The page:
THE ADVOCATE V O L . 7 5 P A R T 4 J U L Y 2 0 1 7 493
Admittedly, in the news world the ranking of sources is more difficult
than in the judicial system. For news there is no constitutional or statutory
hierarchy to follow. Further, while it may be otherwise when trying to rank
courts in various jurisdictions in terms of their persuasive power, in the
media world the size and longevity of the source institution are not necessarily
indicators of its credibility or reliability. A long-established news
organization may have been corrupted or may only be sustained by ties to a
corrupt government or party, or may be surviving financially only by having
dramatically departed from rigorous (and expensive) news gathering and
editing practices that in the past had won it genuine acclaim. It was alarming
for some time that The Daily Show of Jon Stewart, and other tongue-in-cheek
programs, shed more light on events than reporting by established news
organizations. Perhaps a marker in favour of ranking one source above
another is its provision of reasons and context, as set out above.
Ask questions. Though arguably its power is over-estimated, there is no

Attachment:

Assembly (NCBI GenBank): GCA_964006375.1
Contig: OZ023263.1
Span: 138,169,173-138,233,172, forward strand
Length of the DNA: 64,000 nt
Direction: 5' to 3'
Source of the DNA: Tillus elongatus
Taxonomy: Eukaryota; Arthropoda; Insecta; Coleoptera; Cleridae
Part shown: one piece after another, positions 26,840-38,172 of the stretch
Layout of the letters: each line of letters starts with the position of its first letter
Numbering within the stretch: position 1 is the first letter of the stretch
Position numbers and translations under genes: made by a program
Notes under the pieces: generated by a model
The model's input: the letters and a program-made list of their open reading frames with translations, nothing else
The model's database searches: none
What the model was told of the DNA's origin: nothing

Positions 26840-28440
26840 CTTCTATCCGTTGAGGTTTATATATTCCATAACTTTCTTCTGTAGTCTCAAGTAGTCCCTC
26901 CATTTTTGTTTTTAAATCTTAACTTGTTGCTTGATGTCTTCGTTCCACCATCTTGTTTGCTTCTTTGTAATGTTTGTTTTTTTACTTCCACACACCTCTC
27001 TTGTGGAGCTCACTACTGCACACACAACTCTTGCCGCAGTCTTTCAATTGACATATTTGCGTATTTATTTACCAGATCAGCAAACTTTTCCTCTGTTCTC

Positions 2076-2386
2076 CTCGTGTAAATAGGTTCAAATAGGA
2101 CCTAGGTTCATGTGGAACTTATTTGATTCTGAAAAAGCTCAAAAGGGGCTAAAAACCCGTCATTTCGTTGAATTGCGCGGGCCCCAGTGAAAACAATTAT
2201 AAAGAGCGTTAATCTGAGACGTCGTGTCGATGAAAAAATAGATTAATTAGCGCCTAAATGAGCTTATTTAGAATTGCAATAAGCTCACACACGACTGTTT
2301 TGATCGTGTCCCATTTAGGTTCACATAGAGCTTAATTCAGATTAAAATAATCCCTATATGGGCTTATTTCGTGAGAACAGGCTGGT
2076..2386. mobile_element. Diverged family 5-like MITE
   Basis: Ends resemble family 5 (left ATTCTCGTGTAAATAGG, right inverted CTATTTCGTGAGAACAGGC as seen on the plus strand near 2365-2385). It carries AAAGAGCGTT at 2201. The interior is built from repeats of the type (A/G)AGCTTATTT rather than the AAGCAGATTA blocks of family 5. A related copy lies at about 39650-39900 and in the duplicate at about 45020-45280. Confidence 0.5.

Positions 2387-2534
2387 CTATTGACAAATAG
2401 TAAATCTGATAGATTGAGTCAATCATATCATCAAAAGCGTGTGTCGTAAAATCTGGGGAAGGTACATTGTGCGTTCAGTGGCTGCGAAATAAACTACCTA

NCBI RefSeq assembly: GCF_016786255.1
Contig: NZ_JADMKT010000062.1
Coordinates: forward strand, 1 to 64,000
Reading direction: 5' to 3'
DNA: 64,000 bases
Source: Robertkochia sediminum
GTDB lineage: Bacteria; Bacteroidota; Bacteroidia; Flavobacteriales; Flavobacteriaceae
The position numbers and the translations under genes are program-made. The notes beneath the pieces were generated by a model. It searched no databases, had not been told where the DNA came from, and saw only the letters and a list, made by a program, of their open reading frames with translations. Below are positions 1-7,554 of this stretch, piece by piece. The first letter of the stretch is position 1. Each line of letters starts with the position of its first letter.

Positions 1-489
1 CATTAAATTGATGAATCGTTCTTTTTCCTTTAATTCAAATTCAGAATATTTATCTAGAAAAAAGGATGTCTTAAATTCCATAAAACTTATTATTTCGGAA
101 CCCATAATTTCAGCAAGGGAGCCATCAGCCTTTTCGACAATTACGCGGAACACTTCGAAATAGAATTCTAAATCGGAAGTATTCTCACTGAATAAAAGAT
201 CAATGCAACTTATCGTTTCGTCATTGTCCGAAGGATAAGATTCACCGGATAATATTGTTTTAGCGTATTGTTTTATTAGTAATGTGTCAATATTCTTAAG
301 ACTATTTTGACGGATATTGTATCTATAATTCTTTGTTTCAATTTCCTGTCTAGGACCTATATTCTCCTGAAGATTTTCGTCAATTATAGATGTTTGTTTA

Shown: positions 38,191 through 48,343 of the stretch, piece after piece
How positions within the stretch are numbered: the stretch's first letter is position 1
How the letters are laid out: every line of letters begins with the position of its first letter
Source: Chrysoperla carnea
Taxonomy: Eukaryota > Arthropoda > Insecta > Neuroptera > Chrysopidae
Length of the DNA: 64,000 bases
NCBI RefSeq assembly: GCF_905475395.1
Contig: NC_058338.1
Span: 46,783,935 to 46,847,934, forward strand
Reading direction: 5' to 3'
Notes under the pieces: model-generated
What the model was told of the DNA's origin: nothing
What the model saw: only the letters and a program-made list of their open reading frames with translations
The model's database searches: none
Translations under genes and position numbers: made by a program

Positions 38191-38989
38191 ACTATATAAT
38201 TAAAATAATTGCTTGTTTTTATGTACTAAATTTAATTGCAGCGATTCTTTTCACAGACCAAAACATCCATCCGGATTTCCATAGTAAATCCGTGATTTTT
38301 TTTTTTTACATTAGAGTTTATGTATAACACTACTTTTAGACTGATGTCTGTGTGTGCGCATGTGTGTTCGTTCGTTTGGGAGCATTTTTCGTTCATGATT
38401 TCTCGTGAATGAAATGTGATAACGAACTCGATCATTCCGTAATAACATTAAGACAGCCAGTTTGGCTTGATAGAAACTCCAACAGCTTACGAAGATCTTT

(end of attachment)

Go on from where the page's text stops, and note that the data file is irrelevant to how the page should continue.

doubt that cross-examination can elicit truths that in some circumstances
may not otherwise come to light. Testing a story may either cause its proponent
to better understand and articulate it, or cause the story to disintegrate
and fall away.
However, we seem generally content when told something by way of
commentary or news not to push back—we receive but do not engage
(except perhaps to write back 140 characters missing the reasoning and context
noted above). Why not ask?
Innocent until proven guilty. We may be all too ready to believe in the
context of looking at news or commentary that there is no smoke without
fire or, worse yet, that the fire is precisely as described by the commentator
whose work we are reading. However, as we know from our training and as
is central to our criminal justice system, the fact something is written down
or otherwise said does not mean it is true.
Ignorance of the law is no excuse. If reporting on a legal matter, it is
important to know the legal terminology and consequences. If the reporter
or commentator manifests ignorance of the legal concepts about which
they purport to speak, why keep reading or listening? If they do not bother,
why should we?
Take some time to reflect. Sometimes timelines in law can be short, but
they are generally not geared toward forcing someone to respond without
reflection. For pleadings we can generally take 21 days to respond, and generally
we have 30 days to consider appealing. Perhaps we should mull over
the news as well before deciding on next steps.
Think about causation. We know that if we do not prepare or think
through (or do our best to think through) what we say, we can lose a case.